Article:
QuikTrip hires the people it wants. The company picks the cream of the large crop that apply to the convenience store chain, which is well-known for paying well above minimum wage.
Human capital is king at QuikTrip.
But the company’s CEO cares a good deal about the people he doesn’t usually hire, the type who are usually weeded out by a professional interviewing staff or who don’t apply at all.
Chet Cadieux, the Tulsa-based convenience store chain’s CEO, is among the growing swath of business leaders making the case that social and emotional skills are integral for success in life and business and that those skills are fostered in a person’s development.
Cadieux was among the 2,000 business leaders who are members of ReadyNation, which is affiliated with the Council for a Strong America. He’s among those quoted in a recent report about the importance of early education.
The council bills itself as a bipartisan group that is working to ensure the next generation of Americans is ready to be citizens. The study is often referred to by its subtitle, “Why business executives want employees who play well with others.”
Cadieux sat down with the World recently in his office for an expansive interview about why working with others is important and how those habits are instilled early in life.
“I don’t think that most people would argue that that’s important,” he said. “They might argue around whether its important no matter what you’re going to be when you grow up. And there are probably industries where it isn’t as important. I haven’t come across them.”
“The vast majority of our selection process is screening for social emotional development,” said Cadieux, noting that no matter the role at QuikTrip, those skills are needed even in places where it isn’t commonly expected, such as the the programmers the company employs in spades.
“There are people who don’t play well with others,” he said. “And they are generally not successful. They may be successful today or tomorrow. But in the long-run, they aren’t successful, in my experience.”
He said the company, which was founded by his father, Chester, and Burt Holmes, had figured out people long before he got there. In his own experience, however, there were times when he was working in the stores and had to work 24 hours straight because two people called out and he had to fill the time.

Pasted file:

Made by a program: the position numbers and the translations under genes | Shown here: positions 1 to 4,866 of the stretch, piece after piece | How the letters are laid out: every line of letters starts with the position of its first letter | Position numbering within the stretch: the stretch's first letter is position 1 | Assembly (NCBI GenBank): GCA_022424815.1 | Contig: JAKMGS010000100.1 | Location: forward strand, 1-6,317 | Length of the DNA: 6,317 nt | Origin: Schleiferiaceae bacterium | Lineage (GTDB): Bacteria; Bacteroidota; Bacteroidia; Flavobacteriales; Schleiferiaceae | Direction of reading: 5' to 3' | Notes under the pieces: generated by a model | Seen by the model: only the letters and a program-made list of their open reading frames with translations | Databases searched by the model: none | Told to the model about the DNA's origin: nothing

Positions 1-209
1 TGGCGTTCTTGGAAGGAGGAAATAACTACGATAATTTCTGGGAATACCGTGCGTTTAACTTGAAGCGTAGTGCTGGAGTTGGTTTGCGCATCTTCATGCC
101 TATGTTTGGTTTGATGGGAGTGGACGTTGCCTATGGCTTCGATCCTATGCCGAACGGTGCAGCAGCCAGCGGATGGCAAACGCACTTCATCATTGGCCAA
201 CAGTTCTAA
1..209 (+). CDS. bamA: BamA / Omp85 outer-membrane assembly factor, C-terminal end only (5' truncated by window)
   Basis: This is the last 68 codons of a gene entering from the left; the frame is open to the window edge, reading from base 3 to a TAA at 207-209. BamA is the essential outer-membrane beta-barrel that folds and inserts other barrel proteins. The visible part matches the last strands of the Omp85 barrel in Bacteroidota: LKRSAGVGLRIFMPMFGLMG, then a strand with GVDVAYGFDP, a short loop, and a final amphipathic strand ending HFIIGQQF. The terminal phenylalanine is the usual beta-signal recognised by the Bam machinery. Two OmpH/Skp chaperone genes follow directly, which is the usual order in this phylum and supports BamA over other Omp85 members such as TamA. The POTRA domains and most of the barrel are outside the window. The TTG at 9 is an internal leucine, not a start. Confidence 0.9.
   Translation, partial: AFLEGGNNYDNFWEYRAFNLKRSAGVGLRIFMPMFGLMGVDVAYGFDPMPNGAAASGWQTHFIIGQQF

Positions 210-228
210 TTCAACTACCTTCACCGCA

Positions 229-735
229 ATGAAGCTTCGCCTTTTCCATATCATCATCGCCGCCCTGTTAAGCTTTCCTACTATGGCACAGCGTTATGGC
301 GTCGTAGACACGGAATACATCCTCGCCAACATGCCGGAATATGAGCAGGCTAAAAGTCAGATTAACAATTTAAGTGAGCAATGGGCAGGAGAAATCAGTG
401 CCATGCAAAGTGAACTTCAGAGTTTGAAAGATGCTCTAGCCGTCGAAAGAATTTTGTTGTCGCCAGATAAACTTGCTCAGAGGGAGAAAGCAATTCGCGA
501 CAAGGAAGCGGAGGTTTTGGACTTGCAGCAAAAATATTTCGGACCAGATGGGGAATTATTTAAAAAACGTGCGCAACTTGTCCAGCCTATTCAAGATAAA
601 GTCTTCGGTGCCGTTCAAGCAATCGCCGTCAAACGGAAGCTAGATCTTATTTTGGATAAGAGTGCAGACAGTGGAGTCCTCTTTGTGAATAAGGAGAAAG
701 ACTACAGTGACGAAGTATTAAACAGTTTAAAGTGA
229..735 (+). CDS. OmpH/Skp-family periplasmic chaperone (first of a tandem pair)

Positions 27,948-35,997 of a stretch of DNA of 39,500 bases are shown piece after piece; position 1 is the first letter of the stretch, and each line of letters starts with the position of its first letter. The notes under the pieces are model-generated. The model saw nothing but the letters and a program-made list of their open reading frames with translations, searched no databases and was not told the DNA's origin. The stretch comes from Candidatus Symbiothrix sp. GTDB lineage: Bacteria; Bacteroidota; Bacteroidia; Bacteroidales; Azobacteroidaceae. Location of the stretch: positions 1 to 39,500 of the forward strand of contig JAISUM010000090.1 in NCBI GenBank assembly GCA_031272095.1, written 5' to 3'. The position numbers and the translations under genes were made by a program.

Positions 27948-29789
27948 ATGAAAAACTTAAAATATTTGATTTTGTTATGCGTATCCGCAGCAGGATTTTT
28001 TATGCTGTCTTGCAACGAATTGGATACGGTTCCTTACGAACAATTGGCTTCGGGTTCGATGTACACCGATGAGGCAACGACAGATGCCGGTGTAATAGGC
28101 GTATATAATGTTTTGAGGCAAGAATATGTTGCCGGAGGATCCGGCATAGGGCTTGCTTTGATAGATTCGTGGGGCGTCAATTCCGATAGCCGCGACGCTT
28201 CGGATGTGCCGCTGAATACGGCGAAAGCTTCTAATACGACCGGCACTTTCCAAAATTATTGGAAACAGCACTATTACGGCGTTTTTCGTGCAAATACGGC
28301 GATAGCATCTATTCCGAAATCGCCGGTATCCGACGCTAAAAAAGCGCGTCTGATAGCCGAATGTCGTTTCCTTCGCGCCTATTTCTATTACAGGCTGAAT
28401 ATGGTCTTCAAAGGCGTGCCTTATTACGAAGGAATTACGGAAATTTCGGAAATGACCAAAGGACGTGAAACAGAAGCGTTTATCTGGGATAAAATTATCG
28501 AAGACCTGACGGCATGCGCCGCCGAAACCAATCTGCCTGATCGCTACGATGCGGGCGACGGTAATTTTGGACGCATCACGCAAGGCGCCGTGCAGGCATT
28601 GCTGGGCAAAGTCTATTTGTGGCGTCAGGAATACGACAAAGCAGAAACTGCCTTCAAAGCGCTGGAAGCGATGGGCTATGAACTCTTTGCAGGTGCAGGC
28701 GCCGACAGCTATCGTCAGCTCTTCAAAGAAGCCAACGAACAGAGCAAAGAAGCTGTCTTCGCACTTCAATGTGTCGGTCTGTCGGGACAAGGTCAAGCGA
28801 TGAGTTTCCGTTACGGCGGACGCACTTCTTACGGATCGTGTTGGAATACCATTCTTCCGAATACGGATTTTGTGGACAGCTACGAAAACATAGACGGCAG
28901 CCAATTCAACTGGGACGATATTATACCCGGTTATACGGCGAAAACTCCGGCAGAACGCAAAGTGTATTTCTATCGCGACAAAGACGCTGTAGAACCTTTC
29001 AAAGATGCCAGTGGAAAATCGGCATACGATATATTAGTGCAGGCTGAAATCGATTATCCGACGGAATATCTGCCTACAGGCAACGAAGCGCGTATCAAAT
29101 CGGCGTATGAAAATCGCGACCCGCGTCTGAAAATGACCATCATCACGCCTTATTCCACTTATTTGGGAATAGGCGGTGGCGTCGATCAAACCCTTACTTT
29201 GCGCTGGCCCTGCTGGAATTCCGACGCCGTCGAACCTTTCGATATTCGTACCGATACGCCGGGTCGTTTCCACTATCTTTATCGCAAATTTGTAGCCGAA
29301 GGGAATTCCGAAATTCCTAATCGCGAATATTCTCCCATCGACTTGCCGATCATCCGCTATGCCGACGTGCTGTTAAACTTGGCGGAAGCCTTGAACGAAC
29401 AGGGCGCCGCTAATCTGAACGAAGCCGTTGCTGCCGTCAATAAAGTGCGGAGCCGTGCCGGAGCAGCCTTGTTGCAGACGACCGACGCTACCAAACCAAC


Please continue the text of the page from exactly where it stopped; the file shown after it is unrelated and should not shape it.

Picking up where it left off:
Cadieux equates people not showing up for work to a lack of impulse control.
“Those who have it (impulse control) take it for granted right up until they see someone who doesn’t have it, and then they think they’re almost inhuman,” Cadieux said. “How could they do that? Well, it’s because they don’t have fully developed skills of playing well with others.”
He doesn’t think there’s a gap from one generation to the next and instead attributes what people say about the next generation to a lack of memory.
“My experience is that the prior generation always thinks that the next generation is worthless,” said Cadieux. “It’s not about that generation being worthless. It’s about us having a very short memory of what we were like at that age. Seriously.”
Regardless of generation, he said, the research is conclusive. These skills take root through early education.
So what made Cadieux want to talk about early childhood education?
“It isn’t founded with professional hat on,” he said. “It is as a Tulsan. ... Again, QuikTrip, we’ve been able to hire the people we need. But I see an awful lot of people who we wouldn’t pick, and you worry if they’re going to be able to find good employment.”
Then the thoughts turn back to business.
“Imagine how successful we could be if 20 percent of the applicants passed instead of 1 percent,” said Cadieux. “How many stores could we have? How many states could we be in? Then you back up and say, ‘We’re fine. We’re growing as fast as we need to anyway.’”
Tulsa, to Cadieux, is not a small place, but it’s not large enough that people don’t know each other. His interest was piqued by another Tulsa businessman, one known for his fervent belief in early education’s ability to blunt the force of circumstance — BOK Financial Chairman George Kaiser. Cadieux is on the BOKF board of directors.
“In this particular case, the person who started filling up my inbox with the research that he had come across was George Kaiser,” said Cadieux. “He convinced me pre-K education was important. The earlier the better.... Those formative years are really important.”